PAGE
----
During our Black History Month journey so far we have featured Langston Hughes, Nedra Bonds, and Aaron Douglas. Today we turn our eyes toward the future with a young artist and activist who is making history of her own.
In 2015 at age 11, Marley Dias began noticing that in all the books she was reading, black girls were just secondary characters. She quickly realized that most of her assigned reading featured white boys and their dogs, and that there was very little diversity in children’s literature. From that lack of representation, #1000BlackGirlBooks was born.
“I had a lot of choices about how I was going to address this problem. Option 1: focus on me, get myself more books; have my dad take me to Barnes and Noble and just be done, live my perfect life in suburban New Jersey,” Dias said. “Option 2: find some authors, beg them to write more black girl books so I’d have some of my own, special editions, treat myself a bit. Or, option 3: start a campaign that collects books with black girls as the main characters, donate them to communities, develop a resource guide to find those books, talk to educators and legislators about how to increase the pipeline of diverse books, and lastly, write my own book, so that I can see black girl books collected and I can see my story reflected in the books I have to read.” (Forbes.com)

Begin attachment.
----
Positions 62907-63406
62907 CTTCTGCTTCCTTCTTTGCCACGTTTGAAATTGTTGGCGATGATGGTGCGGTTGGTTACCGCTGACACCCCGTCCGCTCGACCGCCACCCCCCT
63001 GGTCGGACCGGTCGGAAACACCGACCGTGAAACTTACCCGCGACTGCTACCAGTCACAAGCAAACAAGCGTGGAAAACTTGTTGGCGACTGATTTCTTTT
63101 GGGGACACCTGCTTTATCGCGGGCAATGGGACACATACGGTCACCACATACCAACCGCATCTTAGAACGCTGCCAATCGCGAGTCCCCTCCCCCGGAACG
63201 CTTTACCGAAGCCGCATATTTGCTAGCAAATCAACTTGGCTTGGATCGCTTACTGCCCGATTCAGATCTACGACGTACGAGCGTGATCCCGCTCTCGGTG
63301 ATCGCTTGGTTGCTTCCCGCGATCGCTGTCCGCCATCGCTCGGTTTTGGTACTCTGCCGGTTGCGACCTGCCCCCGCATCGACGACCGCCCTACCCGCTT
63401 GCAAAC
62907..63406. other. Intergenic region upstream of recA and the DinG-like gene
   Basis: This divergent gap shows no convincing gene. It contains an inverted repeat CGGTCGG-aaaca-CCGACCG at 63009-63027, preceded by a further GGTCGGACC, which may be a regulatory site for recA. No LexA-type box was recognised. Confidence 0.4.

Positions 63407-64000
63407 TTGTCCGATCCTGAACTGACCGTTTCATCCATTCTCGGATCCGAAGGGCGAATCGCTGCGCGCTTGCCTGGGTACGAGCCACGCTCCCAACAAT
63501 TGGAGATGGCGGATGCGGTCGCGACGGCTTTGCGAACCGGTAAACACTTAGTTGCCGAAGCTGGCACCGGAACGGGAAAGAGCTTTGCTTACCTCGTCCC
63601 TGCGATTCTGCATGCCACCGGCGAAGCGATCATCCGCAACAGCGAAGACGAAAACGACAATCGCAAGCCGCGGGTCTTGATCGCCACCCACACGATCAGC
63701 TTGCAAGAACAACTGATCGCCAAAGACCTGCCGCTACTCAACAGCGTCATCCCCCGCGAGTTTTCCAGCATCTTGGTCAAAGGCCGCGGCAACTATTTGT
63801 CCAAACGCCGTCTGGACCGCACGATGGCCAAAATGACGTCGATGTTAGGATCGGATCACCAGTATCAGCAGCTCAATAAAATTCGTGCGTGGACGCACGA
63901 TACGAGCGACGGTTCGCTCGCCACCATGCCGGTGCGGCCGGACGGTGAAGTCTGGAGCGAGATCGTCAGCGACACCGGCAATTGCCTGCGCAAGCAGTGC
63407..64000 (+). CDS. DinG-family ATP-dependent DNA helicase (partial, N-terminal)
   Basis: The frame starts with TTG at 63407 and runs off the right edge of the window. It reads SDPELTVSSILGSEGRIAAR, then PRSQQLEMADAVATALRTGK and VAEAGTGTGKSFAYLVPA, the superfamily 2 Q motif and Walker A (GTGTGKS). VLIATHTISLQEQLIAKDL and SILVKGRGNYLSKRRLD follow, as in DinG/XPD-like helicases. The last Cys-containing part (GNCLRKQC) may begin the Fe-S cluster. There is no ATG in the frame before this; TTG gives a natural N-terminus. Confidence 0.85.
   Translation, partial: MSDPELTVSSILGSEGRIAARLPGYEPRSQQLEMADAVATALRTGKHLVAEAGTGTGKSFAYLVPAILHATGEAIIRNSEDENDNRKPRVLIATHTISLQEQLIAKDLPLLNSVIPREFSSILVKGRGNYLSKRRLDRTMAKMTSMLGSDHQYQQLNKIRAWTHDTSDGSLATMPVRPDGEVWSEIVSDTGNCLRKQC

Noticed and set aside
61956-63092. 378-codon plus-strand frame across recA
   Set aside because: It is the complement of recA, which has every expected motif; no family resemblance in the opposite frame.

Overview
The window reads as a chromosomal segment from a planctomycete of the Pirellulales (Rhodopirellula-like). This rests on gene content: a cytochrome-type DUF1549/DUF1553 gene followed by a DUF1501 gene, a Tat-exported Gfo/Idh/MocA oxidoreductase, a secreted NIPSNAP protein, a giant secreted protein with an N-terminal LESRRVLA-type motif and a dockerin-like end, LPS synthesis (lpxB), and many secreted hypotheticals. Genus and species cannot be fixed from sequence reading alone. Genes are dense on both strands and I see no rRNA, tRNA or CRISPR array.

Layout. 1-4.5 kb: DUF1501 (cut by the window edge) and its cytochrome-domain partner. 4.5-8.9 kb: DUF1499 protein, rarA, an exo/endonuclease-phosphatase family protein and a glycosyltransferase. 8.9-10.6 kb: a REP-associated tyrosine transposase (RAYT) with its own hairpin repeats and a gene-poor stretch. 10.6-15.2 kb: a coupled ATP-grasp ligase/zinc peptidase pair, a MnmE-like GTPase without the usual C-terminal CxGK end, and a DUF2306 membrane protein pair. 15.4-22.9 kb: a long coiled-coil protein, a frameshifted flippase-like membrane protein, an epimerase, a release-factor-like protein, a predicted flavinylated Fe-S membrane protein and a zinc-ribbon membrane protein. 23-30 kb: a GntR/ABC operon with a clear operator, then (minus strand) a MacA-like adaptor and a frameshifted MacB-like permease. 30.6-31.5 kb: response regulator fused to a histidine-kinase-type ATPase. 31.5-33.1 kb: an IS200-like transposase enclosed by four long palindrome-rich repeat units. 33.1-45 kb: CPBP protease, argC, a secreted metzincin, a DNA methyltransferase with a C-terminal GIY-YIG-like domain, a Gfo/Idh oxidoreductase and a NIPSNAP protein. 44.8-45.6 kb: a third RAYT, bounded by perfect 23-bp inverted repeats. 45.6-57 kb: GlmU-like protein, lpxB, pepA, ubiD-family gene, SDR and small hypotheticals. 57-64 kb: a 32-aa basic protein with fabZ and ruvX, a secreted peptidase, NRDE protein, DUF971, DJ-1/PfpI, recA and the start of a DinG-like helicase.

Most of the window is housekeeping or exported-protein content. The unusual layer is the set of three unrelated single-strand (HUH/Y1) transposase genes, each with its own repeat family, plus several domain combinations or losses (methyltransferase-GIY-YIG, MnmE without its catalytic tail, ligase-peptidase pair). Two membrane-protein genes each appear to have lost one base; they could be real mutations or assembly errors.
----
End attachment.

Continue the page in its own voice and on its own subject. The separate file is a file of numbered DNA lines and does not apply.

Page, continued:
Dias’ work was soon noticed by The White House, and she was invited to speak alongside Michelle Obama and Oprah Winfrey at the United States Women’s Summit in New York. To date, she has collected and donated more than 11,000 books and compiled the online resource guide, #1000BlackGirlBooks. In 2018, Dias published her own book through Scholastic, Marley Gets It Done, and So Can You!
Dias continues to lead the way for young activists, and her voice can be heard through the online magazine Marley Mag at Elle. She has used the platform to interview Hilary Clinton and Misty Copeland, among others. Dias also can be seen on her Netflix series Bookmarks: Celebrating Black Voices, where “Celebrity readers share children’s books by Black authors to spark kid-friendly conversations about empathy, equality, self-love, and antiracism.” (Netflix)
Read more about Dias in the links below, and be sure to check out her amazing resource of #1000BlackGirlBooks.